German President Frank-Walter Steinmeier pledged to renew efforts to tackle anti-Muslim hatred in his country in an end of Ramadan message on Friday.
As the holy month of fasting approached its end, Mr Steinmeier said protecting Muslims was not only the duty of the state but of every individual.
Germany was shaken by a devastating attack in February that left nine people dead, most of whom were Muslims, in the city of Hanau.
Federal prosecutors said a 24-page manifesto written by the shooter pointed to “deeply racist views”.
The president said he had been deeply affected by the crime, which he described as an attack on peaceful coexistence and the values of tolerance, diversity and freedom of worship shared by all Germans.
"Hatred and exclusion, violent attacks targeting Muslims, attacks on mosques - we cannot tolerate this, we cannot allow this," Mr Steinmeier wrote.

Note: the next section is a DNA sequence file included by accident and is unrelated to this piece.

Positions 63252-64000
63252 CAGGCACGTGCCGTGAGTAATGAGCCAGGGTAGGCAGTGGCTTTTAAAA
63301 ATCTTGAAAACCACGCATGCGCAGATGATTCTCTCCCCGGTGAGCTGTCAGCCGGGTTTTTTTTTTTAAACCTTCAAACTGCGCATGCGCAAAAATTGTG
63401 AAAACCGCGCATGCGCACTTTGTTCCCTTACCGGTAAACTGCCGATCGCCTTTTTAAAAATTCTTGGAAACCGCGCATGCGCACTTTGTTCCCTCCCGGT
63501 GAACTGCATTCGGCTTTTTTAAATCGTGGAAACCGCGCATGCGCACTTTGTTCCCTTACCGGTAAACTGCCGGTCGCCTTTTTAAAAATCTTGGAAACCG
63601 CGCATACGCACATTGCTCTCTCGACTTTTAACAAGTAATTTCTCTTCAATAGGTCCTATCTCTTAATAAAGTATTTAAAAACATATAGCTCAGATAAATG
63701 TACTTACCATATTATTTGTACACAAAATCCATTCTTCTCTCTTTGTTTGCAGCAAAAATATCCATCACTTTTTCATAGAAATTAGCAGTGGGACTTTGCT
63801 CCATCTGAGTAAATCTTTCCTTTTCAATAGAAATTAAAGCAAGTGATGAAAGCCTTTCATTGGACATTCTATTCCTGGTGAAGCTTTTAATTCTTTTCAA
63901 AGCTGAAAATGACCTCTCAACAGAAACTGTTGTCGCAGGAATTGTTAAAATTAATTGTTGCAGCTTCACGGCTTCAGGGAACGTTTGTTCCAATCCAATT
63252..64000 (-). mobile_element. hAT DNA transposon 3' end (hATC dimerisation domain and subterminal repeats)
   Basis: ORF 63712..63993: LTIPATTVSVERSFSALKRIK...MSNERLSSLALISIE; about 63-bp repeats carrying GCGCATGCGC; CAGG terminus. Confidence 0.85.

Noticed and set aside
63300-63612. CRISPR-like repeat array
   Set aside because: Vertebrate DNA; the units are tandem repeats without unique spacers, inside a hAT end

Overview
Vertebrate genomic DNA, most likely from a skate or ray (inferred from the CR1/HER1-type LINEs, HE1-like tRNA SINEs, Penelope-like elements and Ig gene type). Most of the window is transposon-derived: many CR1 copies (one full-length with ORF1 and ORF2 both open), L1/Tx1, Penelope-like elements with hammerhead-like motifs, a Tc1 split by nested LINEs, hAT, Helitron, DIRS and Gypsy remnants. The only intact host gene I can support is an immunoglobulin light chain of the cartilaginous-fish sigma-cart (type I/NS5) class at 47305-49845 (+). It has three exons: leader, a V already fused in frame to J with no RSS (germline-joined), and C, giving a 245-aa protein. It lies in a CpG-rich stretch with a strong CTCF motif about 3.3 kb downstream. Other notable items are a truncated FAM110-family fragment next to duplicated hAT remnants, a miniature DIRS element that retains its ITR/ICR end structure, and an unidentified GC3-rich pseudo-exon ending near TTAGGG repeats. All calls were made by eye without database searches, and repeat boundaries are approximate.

Earlier in the day, a church in Berlin opened its doors to Muslims who were unable to fit into their mosque for Friday prayers because of social-distancing measures designed to limit the spread of coronavirus.
The Dar Assalam mosque in the Neukölln district of the German capital normally welcomes hundreds of Muslims to its Friday services. But it can currently only accommodate 50 people at a time under coronavirus restrictions.
The nearby Martha Lutheran church stepped in to help, hosting Muslim prayers in Arabic and German.
"It is a great sign and it brings joy in Ramadan and joy amid this crisis," said Mohamed Taha Sabry, the mosque's imam, who led his congregation in prayer watched over by a stained-glass window depicting the Virgin Mary.
"This pandemic has made us a community. Crises bring people get together."
The church's pastor, Monika Matthias, said she had felt moved by the Muslim call to prayer.
"I took part in the prayer," she said. "I gave a speech in German. And during prayer, I could only say yes, yes, yes, because we have the same concerns and we want to learn from you. And it is beautiful to feel that way about each other."
Places of worship reopened in Germany on May 4 after being shut for weeks under a coronavirus lockdown, but worshippers must maintain a minimum distance from one another of 1.5 metres.